Vacation operator suspended for breaking national tourism laws
The most recent example of package tour operators intentionally scamming their customers in Yunnan grabbed national headlines last weekend. However, armed with new laws, this time around, provincial authorities have taken swift and decisive action that may signal change is coming in China’s turbulent tourism industry.
The problem is a cellphone video of an angry and rude guide repeatedly tearing up passengers on a tour bus. The woman, nicknamed Chen, was filmed berating travelers who in her mind had not spent enough to visit Lijiang. She repeatedly questions the “moral standards and conscience” of her captive audience.
If each of you cannot spend 3000-4000 yuan, we will cancel the rest of the trip. [to Xishuangbanna]. Your return plane tickets will not be covered either … You should at least spend for the sake of your conscience. If you cannot do this, there will be retaliation to come.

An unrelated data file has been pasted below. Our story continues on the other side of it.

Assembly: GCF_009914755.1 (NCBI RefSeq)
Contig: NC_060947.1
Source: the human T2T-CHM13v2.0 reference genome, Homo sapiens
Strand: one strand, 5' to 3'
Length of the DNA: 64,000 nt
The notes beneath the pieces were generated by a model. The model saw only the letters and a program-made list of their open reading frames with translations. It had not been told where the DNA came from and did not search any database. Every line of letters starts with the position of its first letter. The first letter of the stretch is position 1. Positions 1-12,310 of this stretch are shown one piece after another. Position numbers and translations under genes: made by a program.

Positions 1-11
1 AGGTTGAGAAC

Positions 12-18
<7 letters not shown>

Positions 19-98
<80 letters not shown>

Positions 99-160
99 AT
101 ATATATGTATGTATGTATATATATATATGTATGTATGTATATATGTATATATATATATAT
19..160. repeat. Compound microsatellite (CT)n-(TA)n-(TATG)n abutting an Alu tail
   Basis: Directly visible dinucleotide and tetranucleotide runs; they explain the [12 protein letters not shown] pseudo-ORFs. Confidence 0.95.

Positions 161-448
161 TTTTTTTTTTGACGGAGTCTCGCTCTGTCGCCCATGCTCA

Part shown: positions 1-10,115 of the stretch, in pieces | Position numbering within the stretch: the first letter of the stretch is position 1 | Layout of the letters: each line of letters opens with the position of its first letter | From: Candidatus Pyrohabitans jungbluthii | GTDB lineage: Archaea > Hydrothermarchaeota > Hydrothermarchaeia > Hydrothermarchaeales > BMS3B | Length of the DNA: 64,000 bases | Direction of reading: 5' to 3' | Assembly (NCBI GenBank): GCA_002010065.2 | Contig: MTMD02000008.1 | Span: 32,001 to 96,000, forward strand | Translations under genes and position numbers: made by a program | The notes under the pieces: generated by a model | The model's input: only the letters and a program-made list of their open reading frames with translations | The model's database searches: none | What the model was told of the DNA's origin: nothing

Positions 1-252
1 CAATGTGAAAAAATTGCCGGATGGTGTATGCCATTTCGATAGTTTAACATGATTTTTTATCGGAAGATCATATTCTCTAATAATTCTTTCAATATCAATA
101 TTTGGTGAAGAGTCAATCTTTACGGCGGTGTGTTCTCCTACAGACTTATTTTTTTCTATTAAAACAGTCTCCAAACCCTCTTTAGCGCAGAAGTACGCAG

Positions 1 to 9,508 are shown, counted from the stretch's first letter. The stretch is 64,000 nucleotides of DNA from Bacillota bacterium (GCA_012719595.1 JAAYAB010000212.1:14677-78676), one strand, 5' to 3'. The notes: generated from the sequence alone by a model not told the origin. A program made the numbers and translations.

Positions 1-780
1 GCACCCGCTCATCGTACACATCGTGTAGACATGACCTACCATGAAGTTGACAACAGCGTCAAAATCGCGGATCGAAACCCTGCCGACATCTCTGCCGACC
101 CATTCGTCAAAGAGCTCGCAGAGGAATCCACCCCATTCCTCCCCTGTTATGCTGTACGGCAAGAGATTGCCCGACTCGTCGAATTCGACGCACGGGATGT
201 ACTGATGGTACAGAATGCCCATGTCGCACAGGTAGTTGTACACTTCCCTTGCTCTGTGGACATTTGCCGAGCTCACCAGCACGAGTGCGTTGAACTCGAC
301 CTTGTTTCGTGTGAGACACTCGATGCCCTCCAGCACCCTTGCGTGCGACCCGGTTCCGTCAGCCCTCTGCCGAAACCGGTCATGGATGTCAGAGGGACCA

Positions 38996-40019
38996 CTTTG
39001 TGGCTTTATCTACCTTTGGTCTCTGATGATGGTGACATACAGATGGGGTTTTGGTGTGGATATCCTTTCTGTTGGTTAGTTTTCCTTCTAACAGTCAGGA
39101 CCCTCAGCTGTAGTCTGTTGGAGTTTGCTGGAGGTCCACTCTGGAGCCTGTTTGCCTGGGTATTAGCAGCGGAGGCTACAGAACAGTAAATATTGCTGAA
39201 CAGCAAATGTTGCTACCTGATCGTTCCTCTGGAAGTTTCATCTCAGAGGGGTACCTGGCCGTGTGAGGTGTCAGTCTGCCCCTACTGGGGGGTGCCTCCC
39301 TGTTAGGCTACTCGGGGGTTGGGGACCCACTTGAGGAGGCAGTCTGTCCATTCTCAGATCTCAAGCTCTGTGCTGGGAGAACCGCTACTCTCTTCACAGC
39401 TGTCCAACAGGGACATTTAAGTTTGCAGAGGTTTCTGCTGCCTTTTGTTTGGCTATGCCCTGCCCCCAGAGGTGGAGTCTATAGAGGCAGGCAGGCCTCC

Once uploaded to social media sites, the video went viral and sparked public outrage, prompting the Yunnan Provincial Commission for Tourism Development (YPCTD) to suspend Chen’s operating license. . The company she works for, Kunming Fenghua Travel Agency, was also fined 20,000 yuan (US $ 3,200), suspended temporarily, and further investigated.
Chen was punished under laws designed to protect travelers and was codified as the “Tourism Law of the People’s Republic of China“, a series of provisions enacted in the run-up to the 2014 National Day travel period. The law specifically prohibits tour operators from selling cheap travel packages and then accepting bribes from companies that they force vacationers to frequent.
YPCTD spokesperson Liu Kunfeng in an analysis on the video quoted by the media Crienglish pointed out that Chen’s behavior was clearly a gross violation of tourism laws:
First thing, the tour guide forced them to go shopping. If the video is real, then his words certainly violated the rules. Second, his attitude is terrible. Third, she used abusive language. So based on these aspects we can say that she violated [national] regulations.
Getting tourists to shop is not just a problem in Yunnan, as evidenced by the negative reaction from internet users to Chen’s video from all corners of the country. Perhaps this precedent, driven in large part by public outrage, will lead to needed reform across the tourism industry.
Picture iLook China
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